Don't sign a final settlement agreement if you're dissatisfied with the terms. Accept partial payment to make necessary repairs, as long as the insurer formally acknowledges that it is only a partial payment. If you can't negotiate a settlement, file a written complaint with the company. If that yields no results, you could either enter into arbitration with the company or contact your state's insurance department, which often acts as a referee in such disputes.

You can locate your state's insurance regulator by going to the National Association of Insurance Commissioners (NAIC) Web site, where you will find a map of the country with links to each state's insurance department. Only after you've exhausted those avenues should you consider filing a suit against the company.

Step 4: Don't Make Any Permanent Repairs Before The Insurance Adjuster Arrives.

The company can legally refuse to reimburse you for repairs made prior to inspection.

You don't necessarily have to defer to the insurance company if your claim is refused; policies often allow for varying interpretations. One insurance company adjuster might consider your request for expenses to have someone thaw out frozen pipes an uninsured maintenance cost; another would consider it an insurable peril. Ask for a second opinion, and be persistent.

Don't sign a final settlement agreement if you're dissatisfied with the terms. Accept partial payment to make necessary repairs, as long as the insurer formally acknowledges that it is only a partial payment. If you can't negotiate a settlement, file a written complaint with the company. If that yields no results, you could either enter into arbitration with the company or contact your state's insurance department, which often acts as a referee in such disputes.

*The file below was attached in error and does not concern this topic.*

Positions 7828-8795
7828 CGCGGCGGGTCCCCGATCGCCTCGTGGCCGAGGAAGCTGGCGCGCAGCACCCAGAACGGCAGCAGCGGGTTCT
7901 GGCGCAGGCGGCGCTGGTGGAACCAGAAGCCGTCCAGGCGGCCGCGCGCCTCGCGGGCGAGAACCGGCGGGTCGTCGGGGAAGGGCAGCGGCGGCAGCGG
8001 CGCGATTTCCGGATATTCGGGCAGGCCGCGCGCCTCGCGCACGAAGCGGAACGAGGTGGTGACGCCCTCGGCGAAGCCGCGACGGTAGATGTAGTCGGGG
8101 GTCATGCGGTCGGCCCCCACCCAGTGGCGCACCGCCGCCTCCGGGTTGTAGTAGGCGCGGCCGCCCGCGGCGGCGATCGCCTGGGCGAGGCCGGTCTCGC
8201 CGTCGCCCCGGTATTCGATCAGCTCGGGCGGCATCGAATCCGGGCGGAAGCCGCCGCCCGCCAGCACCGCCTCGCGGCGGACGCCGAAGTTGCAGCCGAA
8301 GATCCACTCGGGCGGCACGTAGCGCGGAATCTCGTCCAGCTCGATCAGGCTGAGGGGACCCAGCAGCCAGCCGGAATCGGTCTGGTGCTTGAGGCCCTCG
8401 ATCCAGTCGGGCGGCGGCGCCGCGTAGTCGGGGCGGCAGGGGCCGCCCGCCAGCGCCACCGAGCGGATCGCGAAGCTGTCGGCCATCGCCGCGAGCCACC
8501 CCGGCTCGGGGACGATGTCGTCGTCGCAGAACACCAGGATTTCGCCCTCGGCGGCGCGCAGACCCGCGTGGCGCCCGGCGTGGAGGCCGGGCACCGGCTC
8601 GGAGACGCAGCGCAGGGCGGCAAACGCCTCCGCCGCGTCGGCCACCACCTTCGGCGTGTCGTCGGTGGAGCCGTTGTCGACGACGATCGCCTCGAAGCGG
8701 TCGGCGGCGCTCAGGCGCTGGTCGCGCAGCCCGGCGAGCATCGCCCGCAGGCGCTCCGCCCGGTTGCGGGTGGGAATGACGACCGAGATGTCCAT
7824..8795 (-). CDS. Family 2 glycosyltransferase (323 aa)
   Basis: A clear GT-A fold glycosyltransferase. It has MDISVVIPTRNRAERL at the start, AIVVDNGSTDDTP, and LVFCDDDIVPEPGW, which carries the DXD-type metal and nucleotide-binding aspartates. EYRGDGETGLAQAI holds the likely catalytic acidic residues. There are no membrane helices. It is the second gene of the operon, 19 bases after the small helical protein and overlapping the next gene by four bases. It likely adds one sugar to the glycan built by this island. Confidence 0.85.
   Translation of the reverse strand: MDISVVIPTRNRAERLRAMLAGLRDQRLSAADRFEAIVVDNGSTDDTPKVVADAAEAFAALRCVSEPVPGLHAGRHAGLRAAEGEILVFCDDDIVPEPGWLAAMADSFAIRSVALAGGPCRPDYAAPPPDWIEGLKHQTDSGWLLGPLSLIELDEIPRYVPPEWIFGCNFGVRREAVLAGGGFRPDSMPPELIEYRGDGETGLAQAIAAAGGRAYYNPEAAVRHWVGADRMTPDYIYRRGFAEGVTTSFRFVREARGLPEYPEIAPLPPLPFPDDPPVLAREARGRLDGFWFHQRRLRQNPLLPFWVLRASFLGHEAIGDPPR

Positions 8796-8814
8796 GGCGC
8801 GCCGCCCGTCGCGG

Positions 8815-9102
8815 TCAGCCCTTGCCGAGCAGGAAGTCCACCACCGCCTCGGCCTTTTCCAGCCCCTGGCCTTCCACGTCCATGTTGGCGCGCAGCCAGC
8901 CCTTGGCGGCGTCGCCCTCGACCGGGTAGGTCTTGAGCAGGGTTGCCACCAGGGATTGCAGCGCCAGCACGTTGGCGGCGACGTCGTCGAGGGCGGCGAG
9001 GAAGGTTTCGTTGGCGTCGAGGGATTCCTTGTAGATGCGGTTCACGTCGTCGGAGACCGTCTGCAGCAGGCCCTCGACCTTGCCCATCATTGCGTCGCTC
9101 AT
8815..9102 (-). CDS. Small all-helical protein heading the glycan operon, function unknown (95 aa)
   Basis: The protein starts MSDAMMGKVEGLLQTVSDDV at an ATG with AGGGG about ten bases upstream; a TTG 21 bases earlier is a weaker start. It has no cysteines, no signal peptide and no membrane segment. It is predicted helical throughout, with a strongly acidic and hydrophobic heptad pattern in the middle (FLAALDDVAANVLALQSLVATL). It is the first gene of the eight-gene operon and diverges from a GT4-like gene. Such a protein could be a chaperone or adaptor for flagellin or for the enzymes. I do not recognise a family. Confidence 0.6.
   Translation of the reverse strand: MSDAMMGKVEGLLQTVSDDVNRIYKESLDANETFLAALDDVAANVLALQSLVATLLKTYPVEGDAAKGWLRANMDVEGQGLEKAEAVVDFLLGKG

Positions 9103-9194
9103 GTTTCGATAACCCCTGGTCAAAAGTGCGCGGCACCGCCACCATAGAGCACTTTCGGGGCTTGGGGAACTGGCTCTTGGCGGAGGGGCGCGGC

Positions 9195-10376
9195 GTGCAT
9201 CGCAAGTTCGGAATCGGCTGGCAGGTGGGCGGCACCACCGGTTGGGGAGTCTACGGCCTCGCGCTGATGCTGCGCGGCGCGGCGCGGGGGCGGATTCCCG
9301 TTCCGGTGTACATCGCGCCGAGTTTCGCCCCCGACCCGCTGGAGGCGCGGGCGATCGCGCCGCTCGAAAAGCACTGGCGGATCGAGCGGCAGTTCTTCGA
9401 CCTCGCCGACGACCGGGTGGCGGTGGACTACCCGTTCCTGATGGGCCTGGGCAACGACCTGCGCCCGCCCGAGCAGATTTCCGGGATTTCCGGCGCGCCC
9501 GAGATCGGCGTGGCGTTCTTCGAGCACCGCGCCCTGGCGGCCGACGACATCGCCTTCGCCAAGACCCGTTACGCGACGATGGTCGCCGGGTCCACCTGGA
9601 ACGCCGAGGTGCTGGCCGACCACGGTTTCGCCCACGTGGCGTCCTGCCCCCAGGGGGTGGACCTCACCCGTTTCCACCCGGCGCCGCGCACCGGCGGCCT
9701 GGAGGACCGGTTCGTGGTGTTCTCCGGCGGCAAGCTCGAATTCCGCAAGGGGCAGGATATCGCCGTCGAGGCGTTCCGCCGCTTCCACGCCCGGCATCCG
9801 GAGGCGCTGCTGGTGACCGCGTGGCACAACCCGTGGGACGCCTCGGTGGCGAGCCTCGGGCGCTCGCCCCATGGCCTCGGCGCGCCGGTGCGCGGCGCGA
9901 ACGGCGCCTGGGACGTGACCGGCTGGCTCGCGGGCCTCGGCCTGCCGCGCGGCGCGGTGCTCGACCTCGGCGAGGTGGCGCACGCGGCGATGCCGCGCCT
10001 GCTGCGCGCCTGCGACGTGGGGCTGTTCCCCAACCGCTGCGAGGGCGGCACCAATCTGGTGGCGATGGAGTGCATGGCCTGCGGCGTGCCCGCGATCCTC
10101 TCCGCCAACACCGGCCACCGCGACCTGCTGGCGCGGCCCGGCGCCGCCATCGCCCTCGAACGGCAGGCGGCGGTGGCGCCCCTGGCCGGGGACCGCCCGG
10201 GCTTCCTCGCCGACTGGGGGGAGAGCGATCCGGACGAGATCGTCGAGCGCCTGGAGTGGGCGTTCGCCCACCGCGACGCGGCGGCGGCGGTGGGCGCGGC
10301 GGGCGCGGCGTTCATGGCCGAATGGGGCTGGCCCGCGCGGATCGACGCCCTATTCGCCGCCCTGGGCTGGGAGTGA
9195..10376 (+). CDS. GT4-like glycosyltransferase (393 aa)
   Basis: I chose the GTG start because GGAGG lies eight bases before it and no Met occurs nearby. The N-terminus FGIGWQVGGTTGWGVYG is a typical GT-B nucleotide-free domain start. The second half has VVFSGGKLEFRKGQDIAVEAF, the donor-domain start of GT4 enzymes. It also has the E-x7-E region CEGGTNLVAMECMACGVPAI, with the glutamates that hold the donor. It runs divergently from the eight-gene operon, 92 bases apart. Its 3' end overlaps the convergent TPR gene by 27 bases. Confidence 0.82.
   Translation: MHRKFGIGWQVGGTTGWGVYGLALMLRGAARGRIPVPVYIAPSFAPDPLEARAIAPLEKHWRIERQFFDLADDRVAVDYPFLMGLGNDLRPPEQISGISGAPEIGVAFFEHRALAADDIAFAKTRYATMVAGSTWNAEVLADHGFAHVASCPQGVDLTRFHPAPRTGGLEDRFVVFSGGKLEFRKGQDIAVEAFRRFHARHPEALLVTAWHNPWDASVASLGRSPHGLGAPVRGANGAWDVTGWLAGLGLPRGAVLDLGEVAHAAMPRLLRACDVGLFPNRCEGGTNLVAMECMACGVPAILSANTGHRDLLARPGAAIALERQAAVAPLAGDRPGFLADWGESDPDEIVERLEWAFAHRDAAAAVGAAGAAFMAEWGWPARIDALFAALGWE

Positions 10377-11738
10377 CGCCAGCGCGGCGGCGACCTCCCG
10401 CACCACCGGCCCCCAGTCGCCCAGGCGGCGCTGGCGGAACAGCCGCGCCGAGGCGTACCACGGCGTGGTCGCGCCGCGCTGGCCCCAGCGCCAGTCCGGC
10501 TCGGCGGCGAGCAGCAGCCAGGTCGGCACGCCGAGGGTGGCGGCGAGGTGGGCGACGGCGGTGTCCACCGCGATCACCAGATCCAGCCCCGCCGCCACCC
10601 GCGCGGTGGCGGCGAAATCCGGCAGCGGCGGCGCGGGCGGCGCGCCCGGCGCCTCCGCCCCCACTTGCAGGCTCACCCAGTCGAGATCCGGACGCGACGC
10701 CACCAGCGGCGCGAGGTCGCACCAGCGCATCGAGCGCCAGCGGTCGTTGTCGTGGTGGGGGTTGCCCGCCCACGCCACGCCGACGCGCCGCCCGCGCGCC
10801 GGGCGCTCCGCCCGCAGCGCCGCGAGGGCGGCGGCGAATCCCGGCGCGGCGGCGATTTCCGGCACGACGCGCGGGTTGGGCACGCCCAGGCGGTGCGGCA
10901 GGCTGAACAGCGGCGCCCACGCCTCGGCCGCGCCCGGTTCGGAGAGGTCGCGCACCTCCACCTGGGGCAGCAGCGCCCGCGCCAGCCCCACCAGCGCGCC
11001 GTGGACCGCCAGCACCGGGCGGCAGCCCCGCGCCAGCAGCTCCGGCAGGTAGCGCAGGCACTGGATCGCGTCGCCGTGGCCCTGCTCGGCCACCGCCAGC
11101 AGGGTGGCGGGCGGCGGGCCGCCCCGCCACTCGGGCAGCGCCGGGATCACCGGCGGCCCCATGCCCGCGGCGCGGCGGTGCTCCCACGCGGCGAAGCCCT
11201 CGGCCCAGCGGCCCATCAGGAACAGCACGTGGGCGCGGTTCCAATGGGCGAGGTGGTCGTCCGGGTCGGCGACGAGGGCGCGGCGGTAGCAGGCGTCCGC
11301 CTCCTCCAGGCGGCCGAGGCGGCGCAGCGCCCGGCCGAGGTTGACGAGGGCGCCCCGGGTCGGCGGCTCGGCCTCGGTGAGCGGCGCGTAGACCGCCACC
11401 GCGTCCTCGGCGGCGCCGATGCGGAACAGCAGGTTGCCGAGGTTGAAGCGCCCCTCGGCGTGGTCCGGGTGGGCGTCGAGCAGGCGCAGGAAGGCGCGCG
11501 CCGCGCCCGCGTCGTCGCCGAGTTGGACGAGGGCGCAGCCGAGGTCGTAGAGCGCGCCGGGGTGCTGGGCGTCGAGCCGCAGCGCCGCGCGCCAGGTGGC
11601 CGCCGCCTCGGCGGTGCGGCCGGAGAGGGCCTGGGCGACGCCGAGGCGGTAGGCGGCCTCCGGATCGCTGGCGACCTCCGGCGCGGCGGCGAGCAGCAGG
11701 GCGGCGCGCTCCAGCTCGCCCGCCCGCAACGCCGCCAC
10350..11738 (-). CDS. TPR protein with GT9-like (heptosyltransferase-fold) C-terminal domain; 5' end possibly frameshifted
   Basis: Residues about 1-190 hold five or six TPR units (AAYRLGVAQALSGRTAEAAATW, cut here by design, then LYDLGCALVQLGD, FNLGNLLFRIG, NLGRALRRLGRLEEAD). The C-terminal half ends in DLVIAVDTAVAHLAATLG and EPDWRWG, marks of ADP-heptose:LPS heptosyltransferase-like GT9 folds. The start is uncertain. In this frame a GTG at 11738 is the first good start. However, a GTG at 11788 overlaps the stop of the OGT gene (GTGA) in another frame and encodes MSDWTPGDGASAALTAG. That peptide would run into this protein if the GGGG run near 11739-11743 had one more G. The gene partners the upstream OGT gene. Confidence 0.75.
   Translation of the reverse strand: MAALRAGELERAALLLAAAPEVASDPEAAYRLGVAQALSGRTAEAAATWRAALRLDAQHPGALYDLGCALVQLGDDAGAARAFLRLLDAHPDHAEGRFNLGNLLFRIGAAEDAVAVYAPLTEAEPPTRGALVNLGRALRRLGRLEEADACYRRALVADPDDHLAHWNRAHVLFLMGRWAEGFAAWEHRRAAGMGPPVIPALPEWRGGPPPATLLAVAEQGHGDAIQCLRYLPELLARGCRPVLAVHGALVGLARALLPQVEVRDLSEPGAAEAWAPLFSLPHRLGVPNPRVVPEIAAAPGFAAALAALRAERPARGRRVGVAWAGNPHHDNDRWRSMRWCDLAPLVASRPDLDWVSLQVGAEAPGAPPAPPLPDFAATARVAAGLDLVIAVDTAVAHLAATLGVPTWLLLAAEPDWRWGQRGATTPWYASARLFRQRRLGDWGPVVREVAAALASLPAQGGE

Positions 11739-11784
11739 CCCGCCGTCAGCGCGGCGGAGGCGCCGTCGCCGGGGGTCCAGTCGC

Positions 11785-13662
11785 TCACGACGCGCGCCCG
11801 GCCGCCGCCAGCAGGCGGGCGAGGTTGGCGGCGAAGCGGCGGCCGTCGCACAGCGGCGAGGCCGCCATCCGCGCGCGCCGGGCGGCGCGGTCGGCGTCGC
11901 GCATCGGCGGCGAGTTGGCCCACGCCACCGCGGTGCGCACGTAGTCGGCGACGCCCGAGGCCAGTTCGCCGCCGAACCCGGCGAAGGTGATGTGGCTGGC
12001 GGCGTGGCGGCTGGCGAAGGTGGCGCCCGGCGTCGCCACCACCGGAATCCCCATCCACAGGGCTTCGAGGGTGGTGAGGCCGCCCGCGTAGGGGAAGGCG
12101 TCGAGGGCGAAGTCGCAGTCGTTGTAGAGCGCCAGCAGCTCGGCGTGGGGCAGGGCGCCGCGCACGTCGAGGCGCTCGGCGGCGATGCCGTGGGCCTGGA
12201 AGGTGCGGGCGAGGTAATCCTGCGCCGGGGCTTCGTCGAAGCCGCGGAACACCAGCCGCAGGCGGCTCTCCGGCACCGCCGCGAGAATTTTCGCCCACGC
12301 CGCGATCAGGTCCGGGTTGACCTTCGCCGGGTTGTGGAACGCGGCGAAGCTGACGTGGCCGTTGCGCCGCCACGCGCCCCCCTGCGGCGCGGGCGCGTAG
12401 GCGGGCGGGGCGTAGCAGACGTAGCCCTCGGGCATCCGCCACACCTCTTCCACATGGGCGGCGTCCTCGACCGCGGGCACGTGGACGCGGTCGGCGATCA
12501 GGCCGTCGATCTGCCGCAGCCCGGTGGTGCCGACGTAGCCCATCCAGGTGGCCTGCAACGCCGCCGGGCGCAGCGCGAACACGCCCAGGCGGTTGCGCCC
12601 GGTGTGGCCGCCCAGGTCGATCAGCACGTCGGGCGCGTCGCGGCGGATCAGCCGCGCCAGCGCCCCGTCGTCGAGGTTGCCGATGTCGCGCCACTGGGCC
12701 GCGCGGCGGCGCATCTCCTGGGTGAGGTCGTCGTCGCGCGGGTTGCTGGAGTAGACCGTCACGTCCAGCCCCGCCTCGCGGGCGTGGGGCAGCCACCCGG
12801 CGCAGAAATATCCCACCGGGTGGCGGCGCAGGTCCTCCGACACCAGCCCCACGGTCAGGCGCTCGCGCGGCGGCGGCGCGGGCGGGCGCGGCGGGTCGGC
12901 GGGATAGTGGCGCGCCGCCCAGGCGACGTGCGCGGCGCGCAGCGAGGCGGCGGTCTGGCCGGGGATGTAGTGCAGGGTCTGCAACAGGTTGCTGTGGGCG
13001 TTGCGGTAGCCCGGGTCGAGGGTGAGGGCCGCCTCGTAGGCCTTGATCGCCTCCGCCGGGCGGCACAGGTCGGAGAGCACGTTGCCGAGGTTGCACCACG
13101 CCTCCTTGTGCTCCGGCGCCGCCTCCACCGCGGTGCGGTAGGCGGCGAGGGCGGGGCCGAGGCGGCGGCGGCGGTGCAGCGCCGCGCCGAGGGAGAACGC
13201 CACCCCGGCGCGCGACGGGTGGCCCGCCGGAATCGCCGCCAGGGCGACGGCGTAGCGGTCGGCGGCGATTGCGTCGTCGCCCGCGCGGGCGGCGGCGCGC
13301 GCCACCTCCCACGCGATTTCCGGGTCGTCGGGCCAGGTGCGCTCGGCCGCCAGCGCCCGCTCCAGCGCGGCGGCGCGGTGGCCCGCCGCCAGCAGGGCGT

You can locate your state's insurance regulator by going to the National Association of Insurance Commissioners (NAIC) Web site, where you will find a map of the country with links to each state's insurance department. Only after you've exhausted those avenues should you consider filing a suit against the company.

When you might decide NOT to file a homeowners insurance claim

Not every incident requires filing a home insurance claim. If the cost of repairs is less than your deductible, then it's better to pay out-of-pocket.

Why? Because insurance companies all have access to a database called CLUE (Comprehensive Loss Underwriting Exchange) that contains information about your claim history. A history of multiple claims over a short period, however minor, can affect your premiums or your ability to obtain new homeowners insurance if you face cancellation or need to shop around for a lower rate.

"In smaller losses, if it's close to the deductible or slightly over it, we advise people not to file a claim at all," Swerling says. "If you have significant losses, you may have no choice but to file a claim. But with the smaller losses that are below the deductible, it's really not worth it."

(BONUS)

If you need to relocate, keep your receipts. If your home is so damaged that you need to find other accommodations while repairs are being made, keep receipts and records of all additional expenses incurred. Most homeowners insurance policies provide coverage for additional living expenses in such cases, but you’ll need to provide proof of the costs.

If you have any questions about the claim filing laws in your state give contact us and we maybe able to help.

Once you and your insurance company agree on the terms of your settlement, state laws require that you be sent payment promptly.

Altieri Insurance Consultants can help every step of the way, and now we are working with our Clients to review and make plans for potential events that may impact you.

 

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About The Author: Francis M. Altieri
Francis M. Altieri - Vice President

Frank is also licensed in Texas, Colorado, North Carolina, South Carolina, and Louisiana. Frank has been with Altieri Insurance Consultants since 2006 and has worked in multiple capacities within the corporate structure of the company. Frank is a 2008 graduate of the University of South Florida, with a Bachelor of Science degree in International Studies along with a minor in General Business Administration.